Where to adjust weights

Each of the three processing layers (Inputs, Mixers, and Outputs) apply a weight to their inputs. As a source value propagates through these layers, each rate is applied to the result of the previous layer. The the final servo command will be the product of at least three rates:

OutputValue = SourceValue x Rateinput x Ratemix x Rateoutput

Clearly there is an infinite combination of rates which will produce the same movement at the servo. So where should you set them? This is the procedure I recommend:

  1. Set all weights and all min/max to their default values (100%).
  2. Calibrate your servos first. This will entail setting up Min/Max/Subtrim in the OUTPUTS menu. The aim is to define the widest possible operating range of your control surfaces consistent with left/right and up/down symmetry. Calibration should be done with inputs and mixer weights at their defaults (100%), and all trims to centre.
  3. Set desired control rates in the INPUTS.
  4. Any remaining mixer interactions can be adjusted via weights in the MIXERS menu.

More advanced stuff

Mixer operators

So far, we've assumed that mixer outputs are always added together in order to calculate the channel output. In fact OpenTx is a good deal more flexible - it also permits multiplication and replace operations on mixer outputs. These can be extremely useful. For example, multiplication is key to implementing in-flight adjusters, and 'replace' can be used to implement throttle safety switches.

The mixer operation is specified in the mixer's MULTIPLEX parameter. The options are 'ADD' (the default), 'REPL' and 'MULT'. When calculating a channel value, OpenTx steps through the active mixers, starting with the first mix in the channel:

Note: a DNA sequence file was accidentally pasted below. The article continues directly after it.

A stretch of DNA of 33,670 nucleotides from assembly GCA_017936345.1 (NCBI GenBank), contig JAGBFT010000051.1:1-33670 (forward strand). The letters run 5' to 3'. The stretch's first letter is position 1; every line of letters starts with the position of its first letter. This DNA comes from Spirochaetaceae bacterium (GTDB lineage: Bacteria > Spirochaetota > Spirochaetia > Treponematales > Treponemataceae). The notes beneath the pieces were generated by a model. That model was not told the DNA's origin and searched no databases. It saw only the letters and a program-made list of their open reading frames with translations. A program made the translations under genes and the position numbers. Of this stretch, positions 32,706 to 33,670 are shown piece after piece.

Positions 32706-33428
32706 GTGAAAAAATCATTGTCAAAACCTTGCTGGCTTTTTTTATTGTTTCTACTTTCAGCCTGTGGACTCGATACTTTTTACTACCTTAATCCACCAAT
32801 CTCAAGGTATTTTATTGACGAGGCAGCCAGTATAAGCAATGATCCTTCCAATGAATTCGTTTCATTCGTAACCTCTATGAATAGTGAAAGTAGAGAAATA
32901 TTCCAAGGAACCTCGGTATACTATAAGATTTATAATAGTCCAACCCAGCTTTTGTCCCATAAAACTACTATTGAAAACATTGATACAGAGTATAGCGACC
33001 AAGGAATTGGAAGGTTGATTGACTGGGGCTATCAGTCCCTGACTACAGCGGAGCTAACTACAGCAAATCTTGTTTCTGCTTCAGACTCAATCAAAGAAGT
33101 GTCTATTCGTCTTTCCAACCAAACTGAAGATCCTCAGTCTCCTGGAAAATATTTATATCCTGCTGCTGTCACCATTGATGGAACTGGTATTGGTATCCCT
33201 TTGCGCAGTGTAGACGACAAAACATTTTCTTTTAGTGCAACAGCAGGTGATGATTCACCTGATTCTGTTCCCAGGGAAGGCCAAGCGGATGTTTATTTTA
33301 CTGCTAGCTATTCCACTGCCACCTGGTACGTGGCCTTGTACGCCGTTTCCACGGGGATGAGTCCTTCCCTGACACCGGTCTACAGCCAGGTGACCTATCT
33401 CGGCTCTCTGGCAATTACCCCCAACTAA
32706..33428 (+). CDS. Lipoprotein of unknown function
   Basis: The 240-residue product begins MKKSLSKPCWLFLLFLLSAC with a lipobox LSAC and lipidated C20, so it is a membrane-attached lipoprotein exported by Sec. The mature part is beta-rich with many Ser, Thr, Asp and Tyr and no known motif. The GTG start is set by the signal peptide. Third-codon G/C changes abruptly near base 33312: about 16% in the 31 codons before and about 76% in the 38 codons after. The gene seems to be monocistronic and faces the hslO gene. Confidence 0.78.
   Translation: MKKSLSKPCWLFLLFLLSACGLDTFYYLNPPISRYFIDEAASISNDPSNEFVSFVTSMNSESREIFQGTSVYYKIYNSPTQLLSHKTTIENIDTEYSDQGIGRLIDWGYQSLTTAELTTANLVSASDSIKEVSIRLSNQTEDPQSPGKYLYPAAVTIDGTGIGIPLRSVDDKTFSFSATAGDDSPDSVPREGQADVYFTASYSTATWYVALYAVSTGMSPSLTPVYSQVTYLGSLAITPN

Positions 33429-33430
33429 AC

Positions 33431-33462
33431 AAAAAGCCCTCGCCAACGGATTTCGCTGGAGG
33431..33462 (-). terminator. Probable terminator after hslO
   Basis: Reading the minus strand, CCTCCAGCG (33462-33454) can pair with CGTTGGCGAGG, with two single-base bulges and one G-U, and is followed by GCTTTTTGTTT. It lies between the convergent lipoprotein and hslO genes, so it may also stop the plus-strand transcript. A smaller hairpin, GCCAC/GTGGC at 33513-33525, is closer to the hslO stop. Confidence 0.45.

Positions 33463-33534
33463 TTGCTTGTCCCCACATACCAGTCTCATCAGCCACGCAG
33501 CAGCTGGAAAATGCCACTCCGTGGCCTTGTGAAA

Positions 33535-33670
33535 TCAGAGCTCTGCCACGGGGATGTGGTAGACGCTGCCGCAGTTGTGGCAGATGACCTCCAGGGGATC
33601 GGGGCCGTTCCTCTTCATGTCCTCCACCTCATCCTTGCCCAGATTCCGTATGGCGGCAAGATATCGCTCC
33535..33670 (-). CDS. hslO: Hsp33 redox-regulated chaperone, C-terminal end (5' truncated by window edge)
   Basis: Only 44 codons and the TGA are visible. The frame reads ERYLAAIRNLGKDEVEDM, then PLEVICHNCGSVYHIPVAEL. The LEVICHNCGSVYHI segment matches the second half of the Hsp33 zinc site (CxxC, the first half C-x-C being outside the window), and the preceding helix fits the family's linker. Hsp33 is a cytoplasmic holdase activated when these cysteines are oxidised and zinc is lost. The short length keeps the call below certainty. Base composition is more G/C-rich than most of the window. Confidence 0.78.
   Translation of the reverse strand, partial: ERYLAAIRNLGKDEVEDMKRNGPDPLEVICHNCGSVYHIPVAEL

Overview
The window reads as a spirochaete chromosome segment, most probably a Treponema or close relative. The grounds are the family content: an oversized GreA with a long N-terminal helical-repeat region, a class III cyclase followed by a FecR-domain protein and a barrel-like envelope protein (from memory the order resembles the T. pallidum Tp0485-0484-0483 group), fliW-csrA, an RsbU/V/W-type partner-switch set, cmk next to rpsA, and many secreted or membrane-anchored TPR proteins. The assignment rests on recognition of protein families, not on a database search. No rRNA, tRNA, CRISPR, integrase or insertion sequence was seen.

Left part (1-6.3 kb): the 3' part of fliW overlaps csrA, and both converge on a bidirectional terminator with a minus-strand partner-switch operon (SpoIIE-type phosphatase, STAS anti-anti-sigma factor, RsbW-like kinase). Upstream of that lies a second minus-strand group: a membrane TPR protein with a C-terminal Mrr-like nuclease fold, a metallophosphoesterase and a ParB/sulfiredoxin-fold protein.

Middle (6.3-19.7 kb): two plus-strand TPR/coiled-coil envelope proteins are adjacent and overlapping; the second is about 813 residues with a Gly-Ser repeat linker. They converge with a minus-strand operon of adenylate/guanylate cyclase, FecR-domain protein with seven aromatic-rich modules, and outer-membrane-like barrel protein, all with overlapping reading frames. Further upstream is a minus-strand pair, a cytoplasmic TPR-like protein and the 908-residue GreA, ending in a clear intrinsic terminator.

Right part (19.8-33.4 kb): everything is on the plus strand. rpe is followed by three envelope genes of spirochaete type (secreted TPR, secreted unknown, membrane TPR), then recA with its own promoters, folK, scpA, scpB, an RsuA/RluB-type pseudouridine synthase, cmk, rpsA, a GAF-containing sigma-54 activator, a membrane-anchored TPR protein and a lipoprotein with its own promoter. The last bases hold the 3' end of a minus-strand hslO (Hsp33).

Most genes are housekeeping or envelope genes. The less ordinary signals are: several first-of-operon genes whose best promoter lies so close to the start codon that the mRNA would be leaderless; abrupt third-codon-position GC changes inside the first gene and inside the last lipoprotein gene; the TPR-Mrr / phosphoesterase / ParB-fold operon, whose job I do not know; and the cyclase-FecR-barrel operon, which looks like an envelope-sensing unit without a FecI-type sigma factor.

Example: The following mixer lines illustrate the effect of the various MULTIPLEX parameters and the importance of mixer order.

Src = I1, op=ADD

Src = I2, op=ADD

output = I1 + I2

Src = I1, op=ADD

Src = I2, op=ADD

Src = I3, op=MULT

output = (I1 + I2) * I3

Src = I1, op=ADD

Src = I2, op=MULT

Src = I3, op=ADD

output = (I1 * I2) + I3

Src = I1, op=ADD

Src = I2, op=MULT (disabled)

Src = I3, op=ADD

output = I1 + I3

Src = I1, op=ADD

Src = I2, op=REPL

Src = I3, op=ADD

output = I2 + I3

Src = I1, op=ADD

Src = I2, op=REPL

Src = I3, op=MULT

output = I2 * I3

Src = I1, op=ADD (disabled)

output = 0

The 'MAX' source

MAX is a special source which doesn't correspond to a physical control. Instead, MAX supplies a fixed value of +100. In conjunction with weight, it can be used to simulate the effect of a fixed stick position.

Src = MAX, wt =100 -- output = 100%

Src = MAX, wt=50 -- output = 50%

Src = MAX, wt=-100 -- output = -100%

Here's a simple example, showing a crude motor arming system. The motor is armed when SA is down.


CH7 (motor)

Src = Thr, wt=100%,

Src = MAX, wt=-100%, switch=!SA_down, multiplex = REPL

F3X sailplane mixer scheme

If you're familiar with F3X sailplanes, you may wish to look at interactions and mixes for F3X sailplanes. Such a scheme will normally be optimised by means of Inputs (described later in this article), GVARs and cascading mixers.


LapinFou has produced some useful data flow diagrams which describe the internal workings of OpenTx (Note: at the time of writing, there are one or two errors in the order of processing of curves).